The only way to truly isolate a workspace is to enforce different domains in the URL by configuring the Allow Hostnames attribute in Oracle Application Express Administration Services. When the URLs of the attacker and the victim have different domains and hostnames, the browser's same-origin policy prevents attacks.

Workspace isolation by configuring Allow Hostnames is a counter measure against client side attacks that attempt to cross workspace boundaries. This security measure is not necessary if you trust all applications that are accessible using the instance's host which includes applications that are written in other frameworks and languages such as Oracle Application Development Framework (ADF) and Java.

See Also: About Utilizing Session Timeout

Configure Session Timeout attributes to reduce your application's exposure.

Users often leave their computers unattended for extended periods and do not close applications before departing. Therefore, an unauthorized person can easily assume the user's identity within the application. By setting the session and idle timeout, users are automatically logged out of their application after the specified timeout.

Session Timeout attributes include:

  • Maximum Session Length in Seconds

  • Maximum Session Idle Time in Seconds

  • Session Timeout Warning in Seconds

  • Session Timeout URL (application-level setting)

  • Idle Timeout URL (application-level setting)

Developers can configure session timeout for a specific application, or administrators can configure sessions timeout for a workspace or an entire instance.

See Also: Restricting Password Reuse

Site administrators can restrict password reuse for all administrator, developer, and end-user accounts based on a history of passwords previously used for the accounts.

To restrict password reuse:

  1. Start SQL*Plus and connect to the database where Oracle Application Express is installed having the apex_administrator_role role or as SYS specifying the SYSDBA role. For example:
    • On Windows:

      SYSTEM_DRIVE:\ sqlplus /nolog
      Enter password: SYS_password
    • On UNIX and Linux:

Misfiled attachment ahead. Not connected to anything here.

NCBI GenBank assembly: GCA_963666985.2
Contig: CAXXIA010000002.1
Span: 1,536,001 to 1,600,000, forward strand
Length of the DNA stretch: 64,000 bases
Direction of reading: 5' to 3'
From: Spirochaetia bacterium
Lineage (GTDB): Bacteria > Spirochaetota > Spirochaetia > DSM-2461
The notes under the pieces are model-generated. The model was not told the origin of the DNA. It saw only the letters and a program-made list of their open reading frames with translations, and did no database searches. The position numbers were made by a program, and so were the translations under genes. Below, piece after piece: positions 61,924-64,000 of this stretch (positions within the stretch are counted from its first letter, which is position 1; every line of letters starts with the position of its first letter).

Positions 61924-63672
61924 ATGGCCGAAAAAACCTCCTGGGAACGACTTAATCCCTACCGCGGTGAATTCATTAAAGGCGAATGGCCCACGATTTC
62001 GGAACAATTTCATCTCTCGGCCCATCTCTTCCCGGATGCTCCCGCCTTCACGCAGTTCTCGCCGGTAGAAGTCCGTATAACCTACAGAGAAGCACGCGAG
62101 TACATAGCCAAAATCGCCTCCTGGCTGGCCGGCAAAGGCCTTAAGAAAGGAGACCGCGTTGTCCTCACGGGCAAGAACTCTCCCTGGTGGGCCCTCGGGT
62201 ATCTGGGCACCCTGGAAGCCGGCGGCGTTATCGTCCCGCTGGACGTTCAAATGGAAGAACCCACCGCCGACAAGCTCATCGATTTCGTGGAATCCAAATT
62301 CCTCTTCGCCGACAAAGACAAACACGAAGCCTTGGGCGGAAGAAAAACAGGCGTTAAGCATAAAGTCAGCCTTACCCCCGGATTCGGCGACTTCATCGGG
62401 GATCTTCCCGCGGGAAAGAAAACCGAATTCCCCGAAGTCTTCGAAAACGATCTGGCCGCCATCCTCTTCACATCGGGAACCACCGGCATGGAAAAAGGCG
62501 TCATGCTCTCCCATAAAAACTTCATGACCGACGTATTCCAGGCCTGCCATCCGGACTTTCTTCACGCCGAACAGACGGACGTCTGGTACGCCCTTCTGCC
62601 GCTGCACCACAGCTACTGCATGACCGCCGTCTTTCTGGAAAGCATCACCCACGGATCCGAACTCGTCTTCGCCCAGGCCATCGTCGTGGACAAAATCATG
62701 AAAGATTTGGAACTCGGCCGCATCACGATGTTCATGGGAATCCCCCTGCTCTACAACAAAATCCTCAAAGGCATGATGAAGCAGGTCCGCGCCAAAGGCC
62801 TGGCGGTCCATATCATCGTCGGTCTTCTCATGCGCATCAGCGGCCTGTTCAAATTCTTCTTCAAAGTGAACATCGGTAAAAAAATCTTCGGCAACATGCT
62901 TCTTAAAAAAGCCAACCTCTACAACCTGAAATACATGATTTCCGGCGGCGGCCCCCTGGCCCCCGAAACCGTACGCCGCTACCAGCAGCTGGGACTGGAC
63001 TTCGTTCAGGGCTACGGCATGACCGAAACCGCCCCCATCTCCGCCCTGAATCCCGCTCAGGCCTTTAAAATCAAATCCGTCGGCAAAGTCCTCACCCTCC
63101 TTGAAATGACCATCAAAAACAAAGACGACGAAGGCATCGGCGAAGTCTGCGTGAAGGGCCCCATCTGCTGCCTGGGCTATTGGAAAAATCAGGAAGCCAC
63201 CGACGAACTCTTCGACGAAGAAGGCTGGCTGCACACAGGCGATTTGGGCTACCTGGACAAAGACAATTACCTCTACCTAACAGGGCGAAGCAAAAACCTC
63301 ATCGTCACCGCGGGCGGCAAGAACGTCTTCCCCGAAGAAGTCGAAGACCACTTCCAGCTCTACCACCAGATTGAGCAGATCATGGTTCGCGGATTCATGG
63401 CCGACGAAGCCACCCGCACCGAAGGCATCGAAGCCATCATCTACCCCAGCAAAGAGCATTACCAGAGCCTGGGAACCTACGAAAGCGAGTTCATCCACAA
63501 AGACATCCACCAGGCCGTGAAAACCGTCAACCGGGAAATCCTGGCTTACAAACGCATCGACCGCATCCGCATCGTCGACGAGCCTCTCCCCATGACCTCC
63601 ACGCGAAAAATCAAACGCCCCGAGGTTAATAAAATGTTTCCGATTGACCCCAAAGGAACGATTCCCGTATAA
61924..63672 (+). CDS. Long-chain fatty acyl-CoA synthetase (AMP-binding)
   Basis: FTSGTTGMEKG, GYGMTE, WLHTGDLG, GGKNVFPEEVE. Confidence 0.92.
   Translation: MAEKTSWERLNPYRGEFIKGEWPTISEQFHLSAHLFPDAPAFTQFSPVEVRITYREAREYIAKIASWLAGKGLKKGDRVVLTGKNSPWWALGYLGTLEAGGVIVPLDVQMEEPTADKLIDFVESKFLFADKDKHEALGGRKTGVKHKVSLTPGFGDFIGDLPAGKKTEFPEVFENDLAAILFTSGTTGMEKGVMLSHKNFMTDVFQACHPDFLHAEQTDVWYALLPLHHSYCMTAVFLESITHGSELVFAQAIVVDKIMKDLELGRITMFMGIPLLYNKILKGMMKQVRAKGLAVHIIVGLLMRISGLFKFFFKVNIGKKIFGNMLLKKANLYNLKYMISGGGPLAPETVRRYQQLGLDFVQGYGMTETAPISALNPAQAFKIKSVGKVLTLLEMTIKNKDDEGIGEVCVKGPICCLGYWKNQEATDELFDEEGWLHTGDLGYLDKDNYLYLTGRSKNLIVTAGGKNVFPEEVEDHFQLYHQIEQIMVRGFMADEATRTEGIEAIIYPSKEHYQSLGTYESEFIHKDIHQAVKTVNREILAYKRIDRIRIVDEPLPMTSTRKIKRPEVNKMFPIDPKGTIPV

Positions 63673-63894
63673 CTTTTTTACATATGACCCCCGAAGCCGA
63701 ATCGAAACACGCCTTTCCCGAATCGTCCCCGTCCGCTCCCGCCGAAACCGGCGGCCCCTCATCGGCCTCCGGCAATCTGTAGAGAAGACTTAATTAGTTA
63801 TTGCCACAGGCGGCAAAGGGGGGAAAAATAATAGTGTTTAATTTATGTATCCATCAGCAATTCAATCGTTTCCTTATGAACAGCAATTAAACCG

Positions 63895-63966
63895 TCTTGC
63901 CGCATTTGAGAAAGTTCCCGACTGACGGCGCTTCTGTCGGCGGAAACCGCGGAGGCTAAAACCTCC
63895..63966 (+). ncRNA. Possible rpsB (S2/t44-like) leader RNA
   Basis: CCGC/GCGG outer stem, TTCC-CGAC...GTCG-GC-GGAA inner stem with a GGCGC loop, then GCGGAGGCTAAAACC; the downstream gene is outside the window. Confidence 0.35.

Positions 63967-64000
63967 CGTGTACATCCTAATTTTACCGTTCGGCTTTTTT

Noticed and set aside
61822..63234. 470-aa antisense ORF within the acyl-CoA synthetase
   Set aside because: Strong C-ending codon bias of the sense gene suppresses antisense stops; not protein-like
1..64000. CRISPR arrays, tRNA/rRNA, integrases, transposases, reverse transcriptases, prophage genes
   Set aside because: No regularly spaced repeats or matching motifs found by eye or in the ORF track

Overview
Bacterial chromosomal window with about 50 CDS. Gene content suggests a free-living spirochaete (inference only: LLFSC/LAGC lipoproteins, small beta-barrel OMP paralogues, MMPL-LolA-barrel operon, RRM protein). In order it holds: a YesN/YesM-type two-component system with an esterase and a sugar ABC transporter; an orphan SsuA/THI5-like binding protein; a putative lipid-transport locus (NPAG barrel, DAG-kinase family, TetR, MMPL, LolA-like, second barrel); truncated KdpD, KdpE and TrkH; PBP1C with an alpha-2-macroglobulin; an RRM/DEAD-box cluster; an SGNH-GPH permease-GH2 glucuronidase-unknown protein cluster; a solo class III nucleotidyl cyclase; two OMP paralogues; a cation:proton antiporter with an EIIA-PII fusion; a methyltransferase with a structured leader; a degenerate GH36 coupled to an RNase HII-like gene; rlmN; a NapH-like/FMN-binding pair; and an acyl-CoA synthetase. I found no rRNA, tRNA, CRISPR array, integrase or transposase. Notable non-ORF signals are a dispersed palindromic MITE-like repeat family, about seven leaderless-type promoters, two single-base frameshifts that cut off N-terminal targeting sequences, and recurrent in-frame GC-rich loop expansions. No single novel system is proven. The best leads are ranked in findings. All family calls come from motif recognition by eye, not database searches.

$ sqlplus /nolog
      Enter password: SYS_password


    The APEX_ADMINISTRATOR_ROLE must be granted directly to a user and not through another database role.

  2. Execute the following statement:
  3. Execute the following statement:

    This restricts new or updated passwords to those that have not been used for the account for the previous 365 days. Recording of previously used passwords (actually, hashed representations of passwords) begins upon installation of Oracle Application Express.

  4. To disable this feature, run the block above, providing 0 for the parameter value. For example:

See Also: About Enabling RESTful Services

Administrators can control the ability to create and access RESTful Services at either the workspace or instance-level.

Disabling the Enable RESTful Services attribute prevents developers from creating and editing RESTful Web Services mapped to SQL and PL/SQL in conjunction with Oracle REST Data Services 2.0 or later.

To configure Enable RESTful Services:

  • In Workspace Administration — Sign in to Oracle Application Express and click the Administration menu. Select Manage Service, Set Workspace Preferences, SQL Workshop and find the Enable RESTful Services attribute.

  • In Instance Administration — Sign in to Oracle Application Express Administration Services. Under Instance Settings, click Feature Configuration and click Feature Configuration. Find the REST tab and then Enable RESTful Services attribute.